Taken together, these data show that the purple and green-yellow morphs within SBDNL are the same species, and that species is G. paniculata. One concern with the green-yellow morph initially noted by TNC removal crews was that the taproot tended to be more diffuse than the purple morph, potentially making manual removal of these plants less effective. However, we have not noted differences in the taproot structure between these two morphs when grown under controlled conditions (Fig. 7). Additionally, our lab’s observations in the field (C.G. Partridge, H. Leimbach-Maus, 2017, personal observation) have not found any indication that large differences in root structure occur between mature plants of the two color morphs. Therefore, current management approaches for these populations should be maintained to control the further spread of G. paniculata throughout the Michigan coastal dune system.

(A) Green-yellow morph, and (B) common purple morph after 5-months in the GVSU greenhouse.

Figure 7: (A) Green-yellow morph, and (B) common purple morph after 5-months in the GVSU greenhouse.

Note the similarity in taproot structure between the two plants.

Conclusions

Our data show that both the purple and green-yellow color morphs of baby’s breath in Sleeping Bear Dunes National Lakeshore are G. paniculata and the observed color differences likely have some genetic basis. Based on this current information, we recommend that these color morphs continue to be managed in a similar manner and that distinct management strategies do not need to be established at this time.

Supplemental Information

Files containing raw sequences, compiled sequence files, final sequence alignments, and nexus files.

DOI: 10.7717/peerj.7100/supp-1

GenBank assession numbers or Barcode of Life Database (BOLD) identifiers for Gypsophila sp. reference sequences.

DOI: 10.7717/peerj.7100/supp-2

Neighbor-Joining analysis of baby’s breath color morphs in relation to other Gypsophila species for rbcL, matK, and ITS2 combined.

The evolutionary history was inferred using the Neighbor-Joining method (Saitou and Nei 1987). The optimal tree with the sum of branch length = 0.04111371 is shown. The tree is drawn to scale, with branch lengths in the same units as those of the evolutionary distances used to infer the phylogenetic tree. The evolutionary distances were computed using the Tamura 3-parameter method (Tamura, 1992) and are in the units of the number of base substitutions per site. All positions containing gaps and missing data were eliminated. The rate variation among sites was modeled with a gamma distribution.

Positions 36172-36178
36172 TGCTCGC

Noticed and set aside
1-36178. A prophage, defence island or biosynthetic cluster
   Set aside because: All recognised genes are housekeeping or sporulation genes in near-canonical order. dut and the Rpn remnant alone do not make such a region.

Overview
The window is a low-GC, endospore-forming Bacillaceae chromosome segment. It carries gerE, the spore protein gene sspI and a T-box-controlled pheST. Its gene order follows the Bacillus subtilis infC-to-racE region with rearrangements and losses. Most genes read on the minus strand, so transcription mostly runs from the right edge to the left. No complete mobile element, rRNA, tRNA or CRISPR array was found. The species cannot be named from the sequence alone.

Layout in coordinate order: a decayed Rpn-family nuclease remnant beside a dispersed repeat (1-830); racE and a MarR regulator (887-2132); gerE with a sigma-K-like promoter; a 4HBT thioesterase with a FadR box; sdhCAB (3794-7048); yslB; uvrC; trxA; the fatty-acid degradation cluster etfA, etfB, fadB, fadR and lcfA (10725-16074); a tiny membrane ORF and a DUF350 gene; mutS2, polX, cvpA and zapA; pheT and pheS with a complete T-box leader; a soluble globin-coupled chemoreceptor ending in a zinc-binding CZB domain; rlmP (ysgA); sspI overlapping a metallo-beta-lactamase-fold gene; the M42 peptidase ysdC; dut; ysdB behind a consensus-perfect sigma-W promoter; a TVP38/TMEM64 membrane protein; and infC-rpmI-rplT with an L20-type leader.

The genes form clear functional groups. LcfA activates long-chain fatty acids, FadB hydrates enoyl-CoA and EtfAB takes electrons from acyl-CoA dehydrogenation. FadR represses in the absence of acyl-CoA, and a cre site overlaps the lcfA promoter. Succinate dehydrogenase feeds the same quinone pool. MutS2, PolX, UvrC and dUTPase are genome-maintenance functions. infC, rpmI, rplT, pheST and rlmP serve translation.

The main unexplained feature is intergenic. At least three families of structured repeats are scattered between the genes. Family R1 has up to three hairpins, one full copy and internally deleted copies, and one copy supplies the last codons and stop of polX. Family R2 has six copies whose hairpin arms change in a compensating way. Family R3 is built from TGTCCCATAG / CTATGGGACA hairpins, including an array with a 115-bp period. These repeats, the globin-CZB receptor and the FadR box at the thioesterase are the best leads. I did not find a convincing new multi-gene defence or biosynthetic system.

DOI: 10.7717/peerj.7100/supp-3

Maximum Parsimony analysis of baby’s breath color morphs in relation to other Gypsophila species for rbcL, matK, and ITS2 combined.

The evolutionary history was inferred using the Maximum Parsimony method. Tree #1 out of 10 most parsimonious trees (length = 55) is shown. The consistency index is (0.930233), the retention index is (0.950820), and the composite index is 0.898957 (0.884483) for all sites and parsimony-informative sites (in parentheses). The percentage of replicate trees in which the associated taxa clustered together in the bootstrap test (500 replicates) are shown next to the branches (Felsenstein 1985). The MP tree was obtained using the Subtree-Pruning-Regrafting (SPR) algorithm with search level 1 in which the initial trees were obtained by the random addition of sequences (10 replicates). The tree is drawn to scale, with branch lengths calculated using the average pathway method and are in the units of the number of changes over the whole sequence. All positions containing gaps and missing data were eliminated.

DOI: 10.7717/peerj.7100/supp-4

Neighbor-Joining analysis of baby’s breath color morphs in relation to other Gypsophila species for rbcL.